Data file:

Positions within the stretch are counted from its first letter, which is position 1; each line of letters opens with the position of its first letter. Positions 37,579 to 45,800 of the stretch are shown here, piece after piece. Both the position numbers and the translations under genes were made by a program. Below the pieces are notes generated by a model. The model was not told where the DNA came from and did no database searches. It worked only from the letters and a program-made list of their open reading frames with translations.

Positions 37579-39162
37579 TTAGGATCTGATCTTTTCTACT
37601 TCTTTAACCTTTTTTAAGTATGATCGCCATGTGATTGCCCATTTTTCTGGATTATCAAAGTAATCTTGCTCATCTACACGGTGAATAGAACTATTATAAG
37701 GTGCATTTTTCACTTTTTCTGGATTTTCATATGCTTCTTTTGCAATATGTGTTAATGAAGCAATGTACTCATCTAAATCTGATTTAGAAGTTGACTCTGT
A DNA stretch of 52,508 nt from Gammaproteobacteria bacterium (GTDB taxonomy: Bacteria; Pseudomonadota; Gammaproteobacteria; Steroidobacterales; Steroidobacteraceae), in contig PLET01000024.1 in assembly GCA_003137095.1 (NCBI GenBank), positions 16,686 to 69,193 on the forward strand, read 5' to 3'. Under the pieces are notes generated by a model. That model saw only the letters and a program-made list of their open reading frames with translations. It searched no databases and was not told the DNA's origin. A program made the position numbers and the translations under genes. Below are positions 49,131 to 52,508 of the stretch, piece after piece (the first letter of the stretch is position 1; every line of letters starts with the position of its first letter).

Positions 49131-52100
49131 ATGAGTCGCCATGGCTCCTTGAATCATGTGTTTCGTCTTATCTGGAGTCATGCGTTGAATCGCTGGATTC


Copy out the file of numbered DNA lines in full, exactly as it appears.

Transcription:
Positions within the stretch are counted from its first letter, which is position 1; each line of letters opens with the position of its first letter. Positions 37,579 to 45,800 of the stretch are shown here, piece after piece. Both the position numbers and the translations under genes were made by a program. Below the pieces are notes generated by a model. The model was not told where the DNA came from and did no database searches. It worked only from the letters and a program-made list of their open reading frames with translations.

Positions 37579-39162
37579 TTAGGATCTGATCTTTTCTACT
37601 TCTTTAACCTTTTTTAAGTATGATCGCCATGTGATTGCCCATTTTTCTGGATTATCAAAGTAATCTTGCTCATCTACACGGTGAATAGAACTATTATAAG
37701 GTGCATTTTTCACTTTTTCTGGATTTTCATATGCTTCTTTTGCAATATGTGTTAATGAAGCAATGTACTCATCTAAATCTGATTTAGAAGTTGACTCTGT
A DNA stretch of 52,508 nt from Gammaproteobacteria bacterium (GTDB taxonomy: Bacteria; Pseudomonadota; Gammaproteobacteria; Steroidobacterales; Steroidobacteraceae), in contig PLET01000024.1 in assembly GCA_003137095.1 (NCBI GenBank), positions 16,686 to 69,193 on the forward strand, read 5' to 3'. Under the pieces are notes generated by a model. That model saw only the letters and a program-made list of their open reading frames with translations. It searched no databases and was not told the DNA's origin. A program made the position numbers and the translations under genes. Below are positions 49,131 to 52,508 of the stretch, piece after piece (the first letter of the stretch is position 1; every line of letters starts with the position of its first letter).

Positions 49131-52100
49131 ATGAGTCGCCATGGCTCCTTGAATCATGTGTTTCGTCTTATCTGGAGTCATGCGTTGAATCGCTGGATTC